Taxi drivers take the "buckle up" message

SEATBELTS are now a must for NSW taxi drivers, despite more than 40 years of exemption to a rule governing the rest of Australian drivers.

Across the state taxi drivers have been stirred-up by the legislation, which they believe to be in serious violation of their right to safety.

But for the most part local taxi drivers have made their peace with the law change, said Steve Read manager of Port Macquarie Taxis.

Mr Read said the law change was inevitable and taxi drivers were given pre-emptive notice.

“It was going to come around eventually,” he said. “We were the last state in Australia exempt from the laws”.

He said some veteran taxi drivers had problems with the thought of being buckled-up, but most had made their peace by now.

“There’s a little bit of rustle among the troops but at the end of the day, it’s legislation,” he said.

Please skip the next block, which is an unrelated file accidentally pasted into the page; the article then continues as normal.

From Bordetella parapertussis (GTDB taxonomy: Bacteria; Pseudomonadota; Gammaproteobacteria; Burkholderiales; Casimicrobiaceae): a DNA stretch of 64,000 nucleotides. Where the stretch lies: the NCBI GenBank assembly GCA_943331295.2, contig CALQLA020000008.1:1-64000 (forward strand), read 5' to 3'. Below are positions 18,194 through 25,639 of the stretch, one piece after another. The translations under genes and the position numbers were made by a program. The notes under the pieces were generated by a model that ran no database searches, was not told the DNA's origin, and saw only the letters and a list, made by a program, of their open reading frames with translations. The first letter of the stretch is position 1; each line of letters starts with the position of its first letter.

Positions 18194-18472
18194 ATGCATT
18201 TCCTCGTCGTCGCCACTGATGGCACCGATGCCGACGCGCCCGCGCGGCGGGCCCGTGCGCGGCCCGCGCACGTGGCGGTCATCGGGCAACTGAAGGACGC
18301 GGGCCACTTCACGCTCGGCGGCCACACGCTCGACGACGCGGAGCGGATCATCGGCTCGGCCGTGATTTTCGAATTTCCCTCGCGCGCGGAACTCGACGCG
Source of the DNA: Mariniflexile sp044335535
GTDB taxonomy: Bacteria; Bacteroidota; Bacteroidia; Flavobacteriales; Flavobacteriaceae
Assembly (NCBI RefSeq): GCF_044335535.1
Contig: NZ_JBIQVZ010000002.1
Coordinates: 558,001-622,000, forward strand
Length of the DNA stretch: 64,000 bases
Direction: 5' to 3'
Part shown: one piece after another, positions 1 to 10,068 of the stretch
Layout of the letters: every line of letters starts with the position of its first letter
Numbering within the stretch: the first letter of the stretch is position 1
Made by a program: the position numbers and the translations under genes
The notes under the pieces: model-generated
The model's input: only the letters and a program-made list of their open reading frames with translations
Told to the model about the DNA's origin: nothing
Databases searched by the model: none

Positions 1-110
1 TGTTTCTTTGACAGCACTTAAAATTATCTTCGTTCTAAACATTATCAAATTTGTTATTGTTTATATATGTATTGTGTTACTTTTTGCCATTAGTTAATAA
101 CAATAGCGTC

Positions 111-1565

Some 500 taxis reportedly drove from Sydney Airport to the city centre on Monday morning to rally against the new law.

Mr Read said the safety benefits outweighed the dangers when driving in the Hastings, especially on long haul drives.

“City-based drivers may have a few more concerns. I know I’d be a bit more worried about a lot of things driving around in Sydney compared to sleepy Port Macquarie.”

Mr Read said violent attacks targeting taxi drivers were “extremely rare” in Port Macquarie.

A Transport for NSW spokesman said the law would increase not only driver, but passenger safety.

Particularly in the case of a side impact, where an unrestrained driver could be thrown across the vehicle.

“Less than two per cent of all NSW motorists injured in a crash are not wearing a seatbelt, but among taxi drivers the figure is 40 per cent,” the spokesperson said. 

“We want to make sure taxi drivers are as safe as anyone else.”

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